#### How to read an Analysis

The Problem Analyses on this website are designed to guide the reader throughout the process of solving the problem. We want to answer the question: "How can someone reproduce the thinking that leads to correct solutions?" For that purpose, each analysis is broken into the following sections:

1. Problem Description: Written in my own words. This helps me to make sure that I fully understand what the problem is saying.
2. Initial Observations: Immediate ideas that came to mind while reading the problem-statement. Reflects the "intuition".
3. Idea Sections: Each "Idea" is a single cohesive train of thought. Includes problem-solving processes used, observations + proofs made and questions asked. At the end of each Idea Section, we describe the result (Wrong Answer, Accepted, Time-Limit-Exceeded, etc.). An Idea that we abandon will be recorded as a "No Solution" result.
4. Review Section: A concise solution summary, reiterating the main ideas. Also includes Key Points and Observations, techniques used, learning points. We also try to categorize and generalize the problem, by looking at related problems.

#### What are the Problem Solving Techniques

There is no "exact-science" to problem-solving (despite the fact that I call this website a "Theory of Problem-Solving"). There are many heuristics and mental habits that we can consciously try in order to maximize our ability to solve problems. Most of the following ones come from "How to Solve Problems" (by George Polya) and "Problem Solving through Problems" (by Loren C. Larson):

1. Draw a Picture: Sometimes seeing an idea with your eyes helps to think about a problem differently.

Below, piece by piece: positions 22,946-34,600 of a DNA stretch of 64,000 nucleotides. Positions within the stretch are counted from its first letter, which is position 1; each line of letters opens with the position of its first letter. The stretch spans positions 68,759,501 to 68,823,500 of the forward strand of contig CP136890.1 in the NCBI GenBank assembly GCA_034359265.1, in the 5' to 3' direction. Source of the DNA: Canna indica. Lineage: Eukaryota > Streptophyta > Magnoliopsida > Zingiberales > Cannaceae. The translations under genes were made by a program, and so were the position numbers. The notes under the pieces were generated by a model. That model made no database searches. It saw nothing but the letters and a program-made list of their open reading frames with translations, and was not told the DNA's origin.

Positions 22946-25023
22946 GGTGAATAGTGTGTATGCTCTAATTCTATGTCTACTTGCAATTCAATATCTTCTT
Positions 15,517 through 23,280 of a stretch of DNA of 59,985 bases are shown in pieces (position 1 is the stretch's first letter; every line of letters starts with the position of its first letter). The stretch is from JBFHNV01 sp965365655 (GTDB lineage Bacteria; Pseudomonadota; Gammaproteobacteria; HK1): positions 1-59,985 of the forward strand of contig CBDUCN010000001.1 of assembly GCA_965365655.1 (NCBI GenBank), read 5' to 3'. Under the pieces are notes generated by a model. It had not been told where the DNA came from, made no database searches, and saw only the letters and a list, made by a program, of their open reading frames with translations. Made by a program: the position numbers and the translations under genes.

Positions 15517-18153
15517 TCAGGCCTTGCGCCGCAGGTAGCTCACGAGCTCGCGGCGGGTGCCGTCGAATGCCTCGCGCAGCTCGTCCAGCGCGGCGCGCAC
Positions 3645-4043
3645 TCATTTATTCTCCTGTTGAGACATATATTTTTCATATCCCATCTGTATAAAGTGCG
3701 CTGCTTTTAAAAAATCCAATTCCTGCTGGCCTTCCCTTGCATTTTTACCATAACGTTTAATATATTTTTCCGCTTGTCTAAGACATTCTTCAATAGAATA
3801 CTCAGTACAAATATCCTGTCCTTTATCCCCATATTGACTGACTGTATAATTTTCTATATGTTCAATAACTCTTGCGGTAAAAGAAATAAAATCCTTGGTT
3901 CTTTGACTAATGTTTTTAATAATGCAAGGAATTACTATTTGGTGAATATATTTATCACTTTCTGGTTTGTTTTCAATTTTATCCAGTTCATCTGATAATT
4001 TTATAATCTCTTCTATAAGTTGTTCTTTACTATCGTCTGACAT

2. Examine Examples: The sample test-cases and examples of your own can help you to understand how the problem works.
3. Draw from Experience: Try to recall a relevant theorem, algorithm, or similar problem.
4. Problem Transformation: Change the way you think about the problem. Rephrase the problem using different notation.
5. Problem Simplification: Think of simple / special cases to solve first. Once you solve these, try the real problem.
6. Problem Generalization: Is this problem a special case of a more general problem? Try the larger one instead.
7. Work Backward: The input is A, the answer is B. What if the input was B and answer A? (This can take on other forms too)
8. Write Out: When formulas are involved, write them down. Avoid errors later, and maybe even find a nice pattern.
9. Ask for Help: It is sometimes okay to ask for help or to look at the solution if you're stuck.
10. Generate and Test: If you have a hunch (intuition), try it, and prove that it works later.
11. Exploit the Constraints: Sometimes the input is so constrained that a hard problem becomes easy. Pay attention.